Listen: Echoes of the Past
Ten years ago… I got thrown out of a club. It wasn’t something I did habitually… or ever. I hadn’t had a single drink, swallowed any pills, threatened the bartender or leered at any disinterested women in close proximity. No. I was violently heaved from the premises as I casually danced with a plastic tree. It seemed the most obvious choice as I wasn’t about to you know… ask someone to dance (I try to go through my life annoying the fewest amount of street pedestrians as possible). So I chose this immutable, inanimate mock up of a coconut tree. Now, mind you, I was completely isolated from everyone, and there was nobody for a good 100 feet on all sides. Then out of nowhere these two HUGE bouncers grab me one on each arm, dragged me outside and flung me into the street. Not the sidewalk… the street. On my way through the air, I hit one of my co-workers who was on her way to meet up with our group. I never went out in Austin when I lived there. The ONE time my friends invite me to come out, and not 20 minutes into our night, I get tossed out into traffic. There is something though that will never leave me about that moment and the reason this story bears repeating here: hitting the pavement, and more importantly the grime, I became equated to nothing in someone’s eyes. The catapult to the road left me lying in the street face down in muck. You never feel like a zero, until you meet the being Zero – his filthy asphalt, the upchuck that dotted his landmass. It’s a very important thing to understand when approaching Metro: Last Light, and composer Alexey Omelchuk’s lavish spectacular of ponderous basalt and weighted granite.
Listen: Halls of D6
Omelchuk certainly knows how to shovel the grim, and rightly he should, as it is core to the game’s tenability and central in defining the level and pitch of discomfort in players. When it goes below the surface, you can feel the traces of light lose their incandescence. Omelchuk deftly references the disorientation one might feel amongst a world bathed in soot. It’s more than just survival. It’s knowing what not to touch, and that every step carries with it the ability to incapacitate and disfigure. What’s incredible is how Omelchuk seems to count off: “Two steps to the left and a slide against that wall will reach our encampment.. 7 steps and a turn and I’ve…” Omelchuk has dedicated himself to decoding the variations of Metro’s prodigious grayscale and in doing so, provides a recollection of his wanderings down to the subtle shudder of his eyelids when startled by his own breath. Few composers could ever hope to match his sense of instilled, constant panic. It’s a much more basic fear he’s channeling too, much like the timidity of a child who has yet to discover there is nothing inherently dangerous about the dark. The emotion Omelchuck derives is the one that lacks the confidence of age, the absence of reassuring mantras, and the perspicacity to discern what is real and what is phantom.
Listen: Vessel of Sin
To call Metro: Last Light all blacked volcanic rock, would do total disservice to it, as Omelchuk has crafted not only its unforgiving austere soil, but also the surrounding worldview, its shifting culture, and the local’s harried diction. It grounds itself in reality, through random distribution of disparate temperatures. In one moment the cradling of a stricken comrade in his labored moment of passing, the very next a burlesque peepshow, the next showcasing a typical Friday night or an ice cream social – it‘s unclear which. It’s jarring on paper, but the movement from boardwalk to disease provides Omelchuk’s bi-polar anecdote with a persuasive and effectual power. Omelchuk came on the scene much earlier than anyone else here, and as the structures collapsed and people reached desperation, they turned to the man for guidance. Omelchuk is both fastidious and exhausting when he speaks of those early years, but nonetheless, his collected charts and history are fascinating to behold.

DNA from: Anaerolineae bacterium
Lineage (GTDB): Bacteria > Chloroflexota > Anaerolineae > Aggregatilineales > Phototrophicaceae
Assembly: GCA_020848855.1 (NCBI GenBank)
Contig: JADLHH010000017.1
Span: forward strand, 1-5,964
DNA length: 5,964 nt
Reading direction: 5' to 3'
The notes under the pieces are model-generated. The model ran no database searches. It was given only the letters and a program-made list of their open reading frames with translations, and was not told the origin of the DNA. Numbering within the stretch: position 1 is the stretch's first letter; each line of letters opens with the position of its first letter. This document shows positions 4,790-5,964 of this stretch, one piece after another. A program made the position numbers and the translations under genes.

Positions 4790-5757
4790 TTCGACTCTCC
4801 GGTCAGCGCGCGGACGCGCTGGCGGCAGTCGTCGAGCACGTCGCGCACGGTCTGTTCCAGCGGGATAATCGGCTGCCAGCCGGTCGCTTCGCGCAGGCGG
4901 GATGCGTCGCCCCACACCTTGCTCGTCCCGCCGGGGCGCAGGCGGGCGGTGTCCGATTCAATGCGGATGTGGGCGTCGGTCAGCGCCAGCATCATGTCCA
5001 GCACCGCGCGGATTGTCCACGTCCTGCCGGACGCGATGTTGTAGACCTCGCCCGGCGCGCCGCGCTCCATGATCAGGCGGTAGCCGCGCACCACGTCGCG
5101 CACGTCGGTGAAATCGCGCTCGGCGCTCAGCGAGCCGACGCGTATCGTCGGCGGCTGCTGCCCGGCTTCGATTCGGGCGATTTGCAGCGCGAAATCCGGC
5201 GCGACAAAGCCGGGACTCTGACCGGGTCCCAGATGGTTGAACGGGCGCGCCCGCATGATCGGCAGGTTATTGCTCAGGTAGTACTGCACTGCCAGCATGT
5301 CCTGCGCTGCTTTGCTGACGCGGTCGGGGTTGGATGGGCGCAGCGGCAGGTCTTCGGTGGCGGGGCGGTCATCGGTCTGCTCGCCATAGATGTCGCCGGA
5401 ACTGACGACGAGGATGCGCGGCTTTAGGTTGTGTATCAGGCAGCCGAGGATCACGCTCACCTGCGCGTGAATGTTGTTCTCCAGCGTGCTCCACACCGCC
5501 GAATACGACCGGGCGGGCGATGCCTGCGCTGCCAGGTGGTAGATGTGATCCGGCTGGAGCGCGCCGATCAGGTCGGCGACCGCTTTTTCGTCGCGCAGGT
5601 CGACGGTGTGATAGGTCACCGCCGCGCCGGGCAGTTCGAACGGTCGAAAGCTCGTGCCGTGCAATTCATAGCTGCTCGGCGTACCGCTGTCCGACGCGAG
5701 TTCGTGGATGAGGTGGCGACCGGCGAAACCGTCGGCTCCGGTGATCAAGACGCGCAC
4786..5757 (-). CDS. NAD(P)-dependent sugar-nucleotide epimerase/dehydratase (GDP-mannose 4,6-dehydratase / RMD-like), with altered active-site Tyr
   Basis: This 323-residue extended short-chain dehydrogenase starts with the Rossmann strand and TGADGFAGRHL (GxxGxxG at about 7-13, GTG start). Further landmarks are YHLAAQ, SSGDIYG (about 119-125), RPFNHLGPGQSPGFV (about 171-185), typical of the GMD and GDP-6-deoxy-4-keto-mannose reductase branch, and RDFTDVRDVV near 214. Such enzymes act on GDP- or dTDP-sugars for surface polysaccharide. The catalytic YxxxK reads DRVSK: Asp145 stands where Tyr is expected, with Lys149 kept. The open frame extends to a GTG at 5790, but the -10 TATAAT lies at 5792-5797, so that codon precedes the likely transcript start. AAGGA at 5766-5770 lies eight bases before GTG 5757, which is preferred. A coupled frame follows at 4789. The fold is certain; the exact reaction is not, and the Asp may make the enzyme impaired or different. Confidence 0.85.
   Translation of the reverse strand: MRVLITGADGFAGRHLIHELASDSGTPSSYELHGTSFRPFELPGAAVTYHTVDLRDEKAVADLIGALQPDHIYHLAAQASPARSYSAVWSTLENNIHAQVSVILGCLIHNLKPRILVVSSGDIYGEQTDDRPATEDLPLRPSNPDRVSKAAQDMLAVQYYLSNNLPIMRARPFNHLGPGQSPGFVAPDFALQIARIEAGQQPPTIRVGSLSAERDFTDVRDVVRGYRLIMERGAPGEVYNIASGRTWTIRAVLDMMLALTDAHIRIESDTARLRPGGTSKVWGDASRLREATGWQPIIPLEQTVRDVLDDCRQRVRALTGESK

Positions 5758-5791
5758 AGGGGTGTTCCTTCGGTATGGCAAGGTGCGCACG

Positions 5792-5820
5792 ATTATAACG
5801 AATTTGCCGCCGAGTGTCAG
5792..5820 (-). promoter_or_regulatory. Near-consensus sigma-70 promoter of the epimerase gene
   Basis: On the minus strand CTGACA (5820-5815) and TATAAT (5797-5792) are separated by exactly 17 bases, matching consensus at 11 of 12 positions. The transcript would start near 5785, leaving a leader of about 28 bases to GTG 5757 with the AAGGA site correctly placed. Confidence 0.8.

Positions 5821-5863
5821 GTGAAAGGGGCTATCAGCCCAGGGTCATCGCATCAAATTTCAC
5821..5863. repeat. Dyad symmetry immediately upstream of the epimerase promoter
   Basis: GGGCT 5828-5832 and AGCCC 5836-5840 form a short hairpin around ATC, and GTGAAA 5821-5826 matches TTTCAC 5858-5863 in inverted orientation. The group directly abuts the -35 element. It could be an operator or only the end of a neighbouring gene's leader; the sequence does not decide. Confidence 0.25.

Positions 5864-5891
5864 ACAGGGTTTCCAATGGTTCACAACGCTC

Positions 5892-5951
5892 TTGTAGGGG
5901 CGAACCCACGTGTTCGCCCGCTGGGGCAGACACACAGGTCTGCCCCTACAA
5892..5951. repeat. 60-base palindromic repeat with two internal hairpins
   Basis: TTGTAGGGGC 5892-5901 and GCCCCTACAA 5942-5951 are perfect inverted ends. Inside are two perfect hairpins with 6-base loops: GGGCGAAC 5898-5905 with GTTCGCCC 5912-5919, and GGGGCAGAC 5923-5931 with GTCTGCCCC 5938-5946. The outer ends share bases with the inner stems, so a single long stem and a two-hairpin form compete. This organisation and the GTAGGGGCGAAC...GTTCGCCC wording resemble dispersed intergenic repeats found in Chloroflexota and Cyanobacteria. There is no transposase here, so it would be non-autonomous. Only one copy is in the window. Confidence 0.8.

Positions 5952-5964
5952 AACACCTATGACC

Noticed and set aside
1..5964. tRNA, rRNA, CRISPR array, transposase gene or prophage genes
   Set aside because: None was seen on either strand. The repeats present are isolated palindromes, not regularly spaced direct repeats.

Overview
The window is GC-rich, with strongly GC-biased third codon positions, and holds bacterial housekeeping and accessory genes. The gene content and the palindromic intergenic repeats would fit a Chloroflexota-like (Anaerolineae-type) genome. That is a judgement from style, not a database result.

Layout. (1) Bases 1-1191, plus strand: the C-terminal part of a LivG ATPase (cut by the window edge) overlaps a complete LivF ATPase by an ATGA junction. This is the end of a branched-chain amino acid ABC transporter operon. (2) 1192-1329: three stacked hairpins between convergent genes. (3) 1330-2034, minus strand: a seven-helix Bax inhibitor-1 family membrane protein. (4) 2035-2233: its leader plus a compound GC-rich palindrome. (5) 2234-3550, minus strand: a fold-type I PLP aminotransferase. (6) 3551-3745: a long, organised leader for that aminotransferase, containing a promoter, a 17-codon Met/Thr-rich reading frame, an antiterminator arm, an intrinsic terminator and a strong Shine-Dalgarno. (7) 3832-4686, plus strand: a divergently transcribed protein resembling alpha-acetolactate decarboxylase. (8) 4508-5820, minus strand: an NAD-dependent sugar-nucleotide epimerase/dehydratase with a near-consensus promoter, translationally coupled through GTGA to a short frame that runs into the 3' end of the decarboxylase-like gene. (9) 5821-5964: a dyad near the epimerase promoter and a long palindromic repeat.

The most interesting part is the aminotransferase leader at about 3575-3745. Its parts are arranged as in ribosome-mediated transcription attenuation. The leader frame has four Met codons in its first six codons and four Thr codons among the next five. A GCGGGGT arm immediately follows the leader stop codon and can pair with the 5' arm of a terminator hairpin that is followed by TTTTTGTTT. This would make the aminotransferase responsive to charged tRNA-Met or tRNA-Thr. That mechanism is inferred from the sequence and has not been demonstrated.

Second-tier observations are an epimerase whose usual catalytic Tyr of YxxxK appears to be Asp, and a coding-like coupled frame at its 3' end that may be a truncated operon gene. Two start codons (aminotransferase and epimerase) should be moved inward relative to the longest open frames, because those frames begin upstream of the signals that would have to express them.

Given the astonishing amount of Omelchuk’s work on Metro: Last Light, you might be tempted to think that somewhere along the line he loses grip, or perhaps stalls out under the shattering weight of expectation… but to Omelchuk neither length, subject matter nor conjecture from stockholders ever seem to derail his resolute vision, or cloud its potency. Omelchuk does something completely brilliant to maintain his hold: he plays every piece here like rock groups play in crowded clubs. He mutates, never musing too long on one single musical passage or another; he plays the radio hits for his casual audience, and never forgets his more dedicated fans; he goes dark with songs so off the radar you actually had to be there the day those 7-inches were cut. Metro: Last Light plays like the very best double albums you own: something that sprawls, but is genius and cohesive in all of its motivations. Omelchuk is an entertainer, and never has it been more obvious than on his lengthy thesis for Metro: Last Light.
Listen: The Last Stand
Omelchuk is everything the universe of Metro requires, but he’s infinitely more than that sum. His charisma goes beyond the empty application of hand gestures and the brow-beating of his flock. It takes more than the spirit to lead those who might follow him to his mountaintop. It requires familiarity with those constituents, with the water they drink, the children they rear, and the strength of hands to lay upon them.
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Having fallen in love only 4 times in his life Geno counts Double Dragon as his second and truest love. He has worked in record retail since 2000 and believes David Hayter to be the one true Solid Snake. Currently, he is putting together a band which only perform songs from Street Fighter 3rd Strike.